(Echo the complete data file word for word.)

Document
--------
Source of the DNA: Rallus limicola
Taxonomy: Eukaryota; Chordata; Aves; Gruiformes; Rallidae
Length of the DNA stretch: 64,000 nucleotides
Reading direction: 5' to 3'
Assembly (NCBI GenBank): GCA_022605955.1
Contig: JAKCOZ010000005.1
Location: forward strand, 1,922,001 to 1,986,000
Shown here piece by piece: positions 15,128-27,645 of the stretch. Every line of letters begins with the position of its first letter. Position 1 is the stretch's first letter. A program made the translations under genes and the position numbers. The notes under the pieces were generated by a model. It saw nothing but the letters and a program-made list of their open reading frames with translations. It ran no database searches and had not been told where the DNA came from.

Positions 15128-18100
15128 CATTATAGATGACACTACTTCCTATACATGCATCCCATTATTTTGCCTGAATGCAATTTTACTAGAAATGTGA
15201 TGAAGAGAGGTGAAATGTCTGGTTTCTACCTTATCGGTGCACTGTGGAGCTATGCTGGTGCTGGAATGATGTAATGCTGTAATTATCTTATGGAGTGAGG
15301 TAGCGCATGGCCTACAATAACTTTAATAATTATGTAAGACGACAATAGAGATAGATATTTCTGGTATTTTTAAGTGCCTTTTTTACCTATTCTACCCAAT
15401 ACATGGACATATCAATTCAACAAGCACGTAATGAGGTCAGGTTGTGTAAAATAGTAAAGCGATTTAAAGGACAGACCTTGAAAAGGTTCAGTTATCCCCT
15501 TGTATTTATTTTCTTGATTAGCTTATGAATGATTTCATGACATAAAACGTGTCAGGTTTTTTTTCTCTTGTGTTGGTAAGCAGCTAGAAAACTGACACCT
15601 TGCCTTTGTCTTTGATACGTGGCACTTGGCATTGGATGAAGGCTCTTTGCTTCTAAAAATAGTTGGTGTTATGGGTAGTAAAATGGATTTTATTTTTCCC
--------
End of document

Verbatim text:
Source of the DNA: Rallus limicola
Taxonomy: Eukaryota; Chordata; Aves; Gruiformes; Rallidae
Length of the DNA stretch: 64,000 nucleotides
Reading direction: 5' to 3'
Assembly (NCBI GenBank): GCA_022605955.1
Contig: JAKCOZ010000005.1
Location: forward strand, 1,922,001 to 1,986,000
Shown here piece by piece: positions 15,128-27,645 of the stretch. Every line of letters begins with the position of its first letter. Position 1 is the stretch's first letter. A program made the translations under genes and the position numbers. The notes under the pieces were generated by a model. It saw nothing but the letters and a program-made list of their open reading frames with translations. It ran no database searches and had not been told where the DNA came from.

Positions 15128-18100
15128 CATTATAGATGACACTACTTCCTATACATGCATCCCATTATTTTGCCTGAATGCAATTTTACTAGAAATGTGA
15201 TGAAGAGAGGTGAAATGTCTGGTTTCTACCTTATCGGTGCACTGTGGAGCTATGCTGGTGCTGGAATGATGTAATGCTGTAATTATCTTATGGAGTGAGG
15301 TAGCGCATGGCCTACAATAACTTTAATAATTATGTAAGACGACAATAGAGATAGATATTTCTGGTATTTTTAAGTGCCTTTTTTACCTATTCTACCCAAT
15401 ACATGGACATATCAATTCAACAAGCACGTAATGAGGTCAGGTTGTGTAAAATAGTAAAGCGATTTAAAGGACAGACCTTGAAAAGGTTCAGTTATCCCCT
15501 TGTATTTATTTTCTTGATTAGCTTATGAATGATTTCATGACATAAAACGTGTCAGGTTTTTTTTCTCTTGTGTTGGTAAGCAGCTAGAAAACTGACACCT
15601 TGCCTTTGTCTTTGATACGTGGCACTTGGCATTGGATGAAGGCTCTTTGCTTCTAAAAATAGTTGGTGTTATGGGTAGTAAAATGGATTTTATTTTTCCC